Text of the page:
Everybody wants better communication skills. No matter what kind of goals you’ve got, job you’ve got, or interests you’ve got, you’ll be able to make more, do more, and enjoy more when you can more effectively interact with others.
You can be the smartest guy in the room, but if you can’t get that across during a regular conversation, you may as well go home. It’s like Mark Twain said:
The difference between somebody who CAN read and somebody who WON’T read?
So it goes with communication skills. Unless you can get those valuable ideas out from inside you head and into the heads of others, you are going to have some frustrations in life. Luckily, developing some incredibly effective communication skills are a lot easier than most people think.
One of the barriers to getting out there and talking to as many people as possible is a lot of us don’t like having attention on yourselves. Public speaking is a fear worse than death for many people. Standing around talking while a crowd gathers to listen to you can be a pretty terrifying idea.
What if you run out of things to say? What if you approach somebody and they look at you funny? What if you make a suggestion and get rejected?
These are all common fears, and are largely imaginary. Luckily, there’s some simple things you can practice that will help make them vanish, and become a world class communicator in the process.
Communication Skills – Body Language
Reading body language is crucial. The difficult part is not learning how, as it’s pretty intuitive. The difficult part is remembering to pay attention to it.
When somebody is facing you, and their not crossing their body with their arms or their legs, that’s a good sign. If they are facing away from you, or crossing themselves, that’s a bad sign. If this happens, back up a bit.
You can either back up physically, or back up conversationally. Dial down whatever you were talking about and talk about something safer or less controversial.
Give yourself something to recall from time to time, so you’ll remember to check body language. Every time somebody coughs, or clears their throat, for example, that would be a good time to quickly check everybody’s body language.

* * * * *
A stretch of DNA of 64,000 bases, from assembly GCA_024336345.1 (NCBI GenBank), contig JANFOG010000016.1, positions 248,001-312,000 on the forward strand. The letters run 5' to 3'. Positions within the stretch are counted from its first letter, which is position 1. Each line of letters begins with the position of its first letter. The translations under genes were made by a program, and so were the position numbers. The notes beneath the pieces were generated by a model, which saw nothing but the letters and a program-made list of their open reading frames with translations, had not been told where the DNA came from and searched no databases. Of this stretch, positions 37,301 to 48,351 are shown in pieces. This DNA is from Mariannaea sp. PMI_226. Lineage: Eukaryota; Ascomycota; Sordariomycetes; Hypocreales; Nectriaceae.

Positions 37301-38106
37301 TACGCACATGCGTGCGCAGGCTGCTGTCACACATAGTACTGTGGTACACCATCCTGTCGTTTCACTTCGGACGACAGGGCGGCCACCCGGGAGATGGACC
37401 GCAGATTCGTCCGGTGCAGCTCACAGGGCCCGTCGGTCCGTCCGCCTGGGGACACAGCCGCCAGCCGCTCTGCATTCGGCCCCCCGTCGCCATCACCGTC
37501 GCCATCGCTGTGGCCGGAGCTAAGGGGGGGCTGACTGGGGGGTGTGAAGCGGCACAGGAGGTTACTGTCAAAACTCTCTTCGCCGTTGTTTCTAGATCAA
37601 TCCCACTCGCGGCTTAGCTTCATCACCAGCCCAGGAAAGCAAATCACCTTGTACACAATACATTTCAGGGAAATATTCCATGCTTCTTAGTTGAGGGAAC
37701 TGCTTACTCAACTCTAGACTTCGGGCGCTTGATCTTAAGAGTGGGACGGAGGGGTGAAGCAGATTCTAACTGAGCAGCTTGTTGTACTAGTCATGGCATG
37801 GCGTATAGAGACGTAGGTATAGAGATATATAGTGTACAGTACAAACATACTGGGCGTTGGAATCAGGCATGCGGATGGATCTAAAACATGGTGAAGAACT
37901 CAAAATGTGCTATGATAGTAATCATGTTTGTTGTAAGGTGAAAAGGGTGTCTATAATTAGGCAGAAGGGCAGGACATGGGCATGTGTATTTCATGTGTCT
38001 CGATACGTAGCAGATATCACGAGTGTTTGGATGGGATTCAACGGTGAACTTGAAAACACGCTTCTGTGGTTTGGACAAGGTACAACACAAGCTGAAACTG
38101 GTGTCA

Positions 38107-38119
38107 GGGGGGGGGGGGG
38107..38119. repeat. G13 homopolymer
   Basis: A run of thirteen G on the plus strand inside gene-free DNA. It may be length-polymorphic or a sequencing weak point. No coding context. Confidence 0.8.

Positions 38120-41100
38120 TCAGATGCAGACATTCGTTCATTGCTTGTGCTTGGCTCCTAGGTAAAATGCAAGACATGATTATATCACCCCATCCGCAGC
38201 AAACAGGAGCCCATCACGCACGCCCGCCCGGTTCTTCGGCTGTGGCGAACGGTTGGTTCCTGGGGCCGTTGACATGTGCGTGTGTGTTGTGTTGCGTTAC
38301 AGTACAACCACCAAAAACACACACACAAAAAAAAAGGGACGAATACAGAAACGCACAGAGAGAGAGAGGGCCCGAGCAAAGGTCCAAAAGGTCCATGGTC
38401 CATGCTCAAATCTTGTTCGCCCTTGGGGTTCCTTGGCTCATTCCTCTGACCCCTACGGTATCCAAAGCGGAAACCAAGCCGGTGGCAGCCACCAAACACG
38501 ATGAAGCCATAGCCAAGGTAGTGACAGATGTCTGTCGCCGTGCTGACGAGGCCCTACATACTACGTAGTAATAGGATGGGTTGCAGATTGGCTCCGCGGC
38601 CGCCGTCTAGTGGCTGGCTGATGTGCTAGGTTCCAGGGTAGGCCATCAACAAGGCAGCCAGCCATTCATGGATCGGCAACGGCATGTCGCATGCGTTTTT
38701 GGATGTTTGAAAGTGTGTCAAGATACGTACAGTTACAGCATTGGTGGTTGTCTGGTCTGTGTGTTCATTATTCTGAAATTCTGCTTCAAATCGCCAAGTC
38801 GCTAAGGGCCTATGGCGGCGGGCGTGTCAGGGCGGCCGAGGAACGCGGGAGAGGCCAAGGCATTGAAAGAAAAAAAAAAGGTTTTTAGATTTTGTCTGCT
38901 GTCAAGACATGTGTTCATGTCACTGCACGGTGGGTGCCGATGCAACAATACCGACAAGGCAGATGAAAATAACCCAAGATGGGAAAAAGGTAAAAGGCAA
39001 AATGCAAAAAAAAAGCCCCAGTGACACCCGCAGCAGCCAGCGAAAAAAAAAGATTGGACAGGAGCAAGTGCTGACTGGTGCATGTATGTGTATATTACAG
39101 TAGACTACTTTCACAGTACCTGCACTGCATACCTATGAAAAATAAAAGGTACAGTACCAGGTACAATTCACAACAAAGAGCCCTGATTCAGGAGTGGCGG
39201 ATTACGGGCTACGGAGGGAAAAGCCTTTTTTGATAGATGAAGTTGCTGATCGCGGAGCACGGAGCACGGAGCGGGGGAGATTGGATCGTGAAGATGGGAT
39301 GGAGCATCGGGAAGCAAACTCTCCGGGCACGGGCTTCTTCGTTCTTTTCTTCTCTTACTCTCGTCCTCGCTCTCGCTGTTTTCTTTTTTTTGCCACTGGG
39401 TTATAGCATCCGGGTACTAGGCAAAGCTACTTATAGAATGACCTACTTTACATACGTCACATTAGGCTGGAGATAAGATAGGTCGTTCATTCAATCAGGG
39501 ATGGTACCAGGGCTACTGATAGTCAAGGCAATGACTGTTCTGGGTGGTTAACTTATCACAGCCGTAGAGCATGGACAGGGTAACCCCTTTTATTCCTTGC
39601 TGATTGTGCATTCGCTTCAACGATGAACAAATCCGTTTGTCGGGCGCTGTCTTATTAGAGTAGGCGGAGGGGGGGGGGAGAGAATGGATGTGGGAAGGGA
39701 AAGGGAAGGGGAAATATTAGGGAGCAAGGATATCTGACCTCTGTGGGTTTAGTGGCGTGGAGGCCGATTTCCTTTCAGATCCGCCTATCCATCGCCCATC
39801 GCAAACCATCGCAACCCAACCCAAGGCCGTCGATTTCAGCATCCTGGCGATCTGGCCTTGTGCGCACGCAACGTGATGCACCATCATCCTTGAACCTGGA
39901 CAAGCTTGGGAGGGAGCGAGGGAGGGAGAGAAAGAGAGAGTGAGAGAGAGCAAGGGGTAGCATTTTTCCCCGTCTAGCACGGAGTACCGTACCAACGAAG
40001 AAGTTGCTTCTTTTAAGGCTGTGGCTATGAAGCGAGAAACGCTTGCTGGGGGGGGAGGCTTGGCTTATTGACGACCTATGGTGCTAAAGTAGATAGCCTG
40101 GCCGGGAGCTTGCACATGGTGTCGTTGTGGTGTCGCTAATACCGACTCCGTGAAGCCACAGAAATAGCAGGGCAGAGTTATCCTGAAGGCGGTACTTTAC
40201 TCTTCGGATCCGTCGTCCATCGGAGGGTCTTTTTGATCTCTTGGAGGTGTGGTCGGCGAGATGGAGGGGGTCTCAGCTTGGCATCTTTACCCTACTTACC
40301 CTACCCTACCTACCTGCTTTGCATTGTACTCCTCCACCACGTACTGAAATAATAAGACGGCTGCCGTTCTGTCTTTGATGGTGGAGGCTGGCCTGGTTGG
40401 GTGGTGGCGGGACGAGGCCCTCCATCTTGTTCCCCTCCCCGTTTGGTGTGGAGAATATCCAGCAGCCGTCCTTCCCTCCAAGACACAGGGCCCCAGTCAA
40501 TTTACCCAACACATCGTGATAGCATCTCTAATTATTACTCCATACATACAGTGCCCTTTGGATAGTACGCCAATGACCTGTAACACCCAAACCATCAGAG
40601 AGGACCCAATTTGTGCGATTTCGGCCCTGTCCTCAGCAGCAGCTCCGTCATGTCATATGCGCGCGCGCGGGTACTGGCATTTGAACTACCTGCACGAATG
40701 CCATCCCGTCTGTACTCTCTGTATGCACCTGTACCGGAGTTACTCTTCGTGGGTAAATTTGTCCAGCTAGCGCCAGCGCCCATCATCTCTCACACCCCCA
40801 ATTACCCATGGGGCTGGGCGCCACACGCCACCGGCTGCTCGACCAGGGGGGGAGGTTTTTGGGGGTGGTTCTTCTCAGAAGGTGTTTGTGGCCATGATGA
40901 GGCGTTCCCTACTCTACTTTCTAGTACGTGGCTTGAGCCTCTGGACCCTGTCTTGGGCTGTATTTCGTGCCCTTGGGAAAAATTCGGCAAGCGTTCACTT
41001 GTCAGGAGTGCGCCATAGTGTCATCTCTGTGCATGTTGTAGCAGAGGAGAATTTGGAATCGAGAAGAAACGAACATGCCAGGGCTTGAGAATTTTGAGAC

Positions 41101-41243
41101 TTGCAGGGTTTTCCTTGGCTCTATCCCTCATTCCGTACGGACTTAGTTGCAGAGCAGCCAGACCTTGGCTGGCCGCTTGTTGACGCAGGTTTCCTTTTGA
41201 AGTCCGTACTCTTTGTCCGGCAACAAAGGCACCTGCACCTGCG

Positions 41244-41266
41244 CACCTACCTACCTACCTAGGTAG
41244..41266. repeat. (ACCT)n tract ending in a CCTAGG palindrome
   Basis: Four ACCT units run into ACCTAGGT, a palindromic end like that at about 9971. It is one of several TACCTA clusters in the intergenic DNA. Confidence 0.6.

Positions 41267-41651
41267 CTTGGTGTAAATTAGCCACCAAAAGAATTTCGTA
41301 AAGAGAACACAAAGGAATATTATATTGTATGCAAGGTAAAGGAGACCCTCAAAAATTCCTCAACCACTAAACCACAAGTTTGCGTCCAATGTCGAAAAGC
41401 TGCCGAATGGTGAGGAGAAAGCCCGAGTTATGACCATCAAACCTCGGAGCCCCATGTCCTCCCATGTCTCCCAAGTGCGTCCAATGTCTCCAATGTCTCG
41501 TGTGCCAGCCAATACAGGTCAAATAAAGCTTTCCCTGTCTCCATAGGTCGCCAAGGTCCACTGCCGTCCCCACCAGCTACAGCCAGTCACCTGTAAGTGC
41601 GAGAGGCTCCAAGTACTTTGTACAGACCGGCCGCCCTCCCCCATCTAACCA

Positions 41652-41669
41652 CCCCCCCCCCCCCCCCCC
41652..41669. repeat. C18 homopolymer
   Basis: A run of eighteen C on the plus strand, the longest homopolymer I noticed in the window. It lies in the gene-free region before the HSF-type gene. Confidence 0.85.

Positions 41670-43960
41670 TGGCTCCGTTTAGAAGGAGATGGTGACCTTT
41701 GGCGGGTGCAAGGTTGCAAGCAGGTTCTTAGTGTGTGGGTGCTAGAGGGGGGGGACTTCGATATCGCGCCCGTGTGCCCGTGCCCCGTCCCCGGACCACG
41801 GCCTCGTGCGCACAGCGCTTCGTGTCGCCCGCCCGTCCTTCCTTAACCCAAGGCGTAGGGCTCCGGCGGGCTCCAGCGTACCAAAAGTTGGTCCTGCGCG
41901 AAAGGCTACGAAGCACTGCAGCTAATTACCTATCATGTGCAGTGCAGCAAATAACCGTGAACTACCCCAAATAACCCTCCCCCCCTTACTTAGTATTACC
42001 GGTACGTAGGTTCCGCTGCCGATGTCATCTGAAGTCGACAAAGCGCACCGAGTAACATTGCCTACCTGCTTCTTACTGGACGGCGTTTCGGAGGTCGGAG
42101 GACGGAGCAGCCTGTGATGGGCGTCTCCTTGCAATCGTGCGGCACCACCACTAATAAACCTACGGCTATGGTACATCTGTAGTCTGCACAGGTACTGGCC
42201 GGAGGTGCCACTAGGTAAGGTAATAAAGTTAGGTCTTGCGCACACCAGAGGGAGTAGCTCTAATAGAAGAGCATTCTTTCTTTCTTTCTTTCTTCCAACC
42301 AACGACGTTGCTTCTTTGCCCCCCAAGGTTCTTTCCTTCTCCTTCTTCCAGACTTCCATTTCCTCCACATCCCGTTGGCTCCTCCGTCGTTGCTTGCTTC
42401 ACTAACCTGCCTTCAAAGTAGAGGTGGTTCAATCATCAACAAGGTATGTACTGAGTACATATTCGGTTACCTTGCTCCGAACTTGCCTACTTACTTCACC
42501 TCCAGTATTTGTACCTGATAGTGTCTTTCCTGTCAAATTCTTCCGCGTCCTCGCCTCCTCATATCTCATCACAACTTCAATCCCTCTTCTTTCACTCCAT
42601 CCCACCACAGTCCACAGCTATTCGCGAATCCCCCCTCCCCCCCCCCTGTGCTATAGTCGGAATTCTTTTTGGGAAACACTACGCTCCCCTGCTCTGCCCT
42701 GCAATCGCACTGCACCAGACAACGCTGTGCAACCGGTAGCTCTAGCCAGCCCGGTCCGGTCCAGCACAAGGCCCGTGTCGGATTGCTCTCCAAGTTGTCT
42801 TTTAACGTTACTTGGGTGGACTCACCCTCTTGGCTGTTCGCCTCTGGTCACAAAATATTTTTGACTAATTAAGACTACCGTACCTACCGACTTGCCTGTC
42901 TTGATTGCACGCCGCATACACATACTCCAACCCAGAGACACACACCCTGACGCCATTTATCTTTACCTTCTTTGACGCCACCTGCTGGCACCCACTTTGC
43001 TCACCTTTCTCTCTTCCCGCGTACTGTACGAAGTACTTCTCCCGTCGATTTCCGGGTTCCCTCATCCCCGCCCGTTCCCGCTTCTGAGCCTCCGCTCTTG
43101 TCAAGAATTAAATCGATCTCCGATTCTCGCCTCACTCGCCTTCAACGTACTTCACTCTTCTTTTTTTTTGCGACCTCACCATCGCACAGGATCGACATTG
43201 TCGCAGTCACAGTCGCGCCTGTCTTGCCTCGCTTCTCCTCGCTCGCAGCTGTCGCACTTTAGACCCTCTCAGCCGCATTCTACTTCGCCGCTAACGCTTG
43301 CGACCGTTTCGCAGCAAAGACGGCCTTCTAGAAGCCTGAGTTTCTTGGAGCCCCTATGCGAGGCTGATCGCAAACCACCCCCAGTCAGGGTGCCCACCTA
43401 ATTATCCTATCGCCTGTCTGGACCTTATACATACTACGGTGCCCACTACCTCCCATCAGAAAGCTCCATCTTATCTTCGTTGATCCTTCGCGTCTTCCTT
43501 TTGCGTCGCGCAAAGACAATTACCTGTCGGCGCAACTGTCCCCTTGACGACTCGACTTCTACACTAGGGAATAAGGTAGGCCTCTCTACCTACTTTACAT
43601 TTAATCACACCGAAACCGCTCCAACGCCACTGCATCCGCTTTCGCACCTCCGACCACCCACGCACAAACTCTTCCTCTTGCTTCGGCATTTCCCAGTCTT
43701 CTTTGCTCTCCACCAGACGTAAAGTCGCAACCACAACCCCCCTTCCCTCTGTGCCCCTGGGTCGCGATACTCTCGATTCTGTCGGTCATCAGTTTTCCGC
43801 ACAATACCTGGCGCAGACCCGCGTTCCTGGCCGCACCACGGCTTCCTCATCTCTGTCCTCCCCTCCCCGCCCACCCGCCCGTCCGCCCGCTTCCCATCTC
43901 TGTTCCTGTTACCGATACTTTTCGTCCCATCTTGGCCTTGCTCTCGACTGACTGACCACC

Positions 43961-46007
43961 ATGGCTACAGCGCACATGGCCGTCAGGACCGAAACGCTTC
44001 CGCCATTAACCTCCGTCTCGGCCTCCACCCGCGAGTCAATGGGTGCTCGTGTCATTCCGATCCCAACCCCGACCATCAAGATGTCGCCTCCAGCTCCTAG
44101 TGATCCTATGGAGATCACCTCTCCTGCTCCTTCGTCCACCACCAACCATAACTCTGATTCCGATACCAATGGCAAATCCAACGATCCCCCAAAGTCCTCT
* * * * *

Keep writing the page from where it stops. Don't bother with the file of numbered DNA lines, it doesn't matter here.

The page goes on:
Communication Skills – Conversation Topics
If you are talking in a general social function, the best topic is always the other person. Forget about coming up with all kinds of amazing stories about yourself or your history.
Simply find out things about the person you are talking to. Ask open ended, follow up questions regarding things they seem to enjoy talking about. A good clue to things they like talking about are things that cause them to open up their body language.
Of course, you may run into somebody who’s just as interested in you as you are in them. This is a good thing! Talk about yourself, and don’t be shy.
One way to significantly increase their “response potential” is to place pauses strategically in your sentences.
Most people put pauses where the periods would go in a sentence. But if you put pauses in the middle of a sentence, people will be hanging on the edge of their seat.
For example, say the following sentences out lout (except where it says, “pause.”)
The other day I went fishing and caught a bass. (pause) Then I cooked it and ate it with some potatoes. (pause) It was very delicious. (pause)
Sounds pretty boring, right?
Now try this:
The other day, I went (pause) fishing and caught a (pause) bass. Then I cooked it and ate it with (pause) some potatoes. It was very (pause) delicious.
Same sentence, but much more intriguing!
If you’re talking to a group of people, be sure to use the pauses to make eye contact with a few of them.
Here’s a trick that will take your communication skills to entirely new levels of influence and persuasion.
It’s about managing threads, or the conversation topics. A lot of people, when they’re talking about a topic, will talk about the same topic until it runs its course, and then they’ll switch topics.
This is fine, but it can get pretty boring if somebody doesn’t happen to share your enthusiasm with the particular thread you are talking about.
Instead, consider this strategy.
Start talking about a topic, or a conversational thread. Once it starts getting good, and you notice others are paying closer and closer attention, simply switch threads.
Say something like:
“OH! This reminds me of…”
“It’s kind of like when…”
“This is like….”
And just start the next thread. This takes some practice, but if you can juggle three or four threads are once, and keep coming back and touching on various elements of them, you’ll be an incredibly magnetic conversationalist.
Even more powerful is when you can incorporate threads started by others, so you’re not only juggling your own conversational topics, but others as well.
This way, everybody will feel involved.
The most important thing is that each and every conversation you have with somebody (unless of course your on trial for you life and you’re under oath) think of it as having two simultaneous meanings.
Meaning one is to simply relax, have fun, and get to know the people you’re speaking with.
Meaning two is to practice, so you’ll have just a little bit more skills, techniques and confidence when the next conversational topic rolls around.
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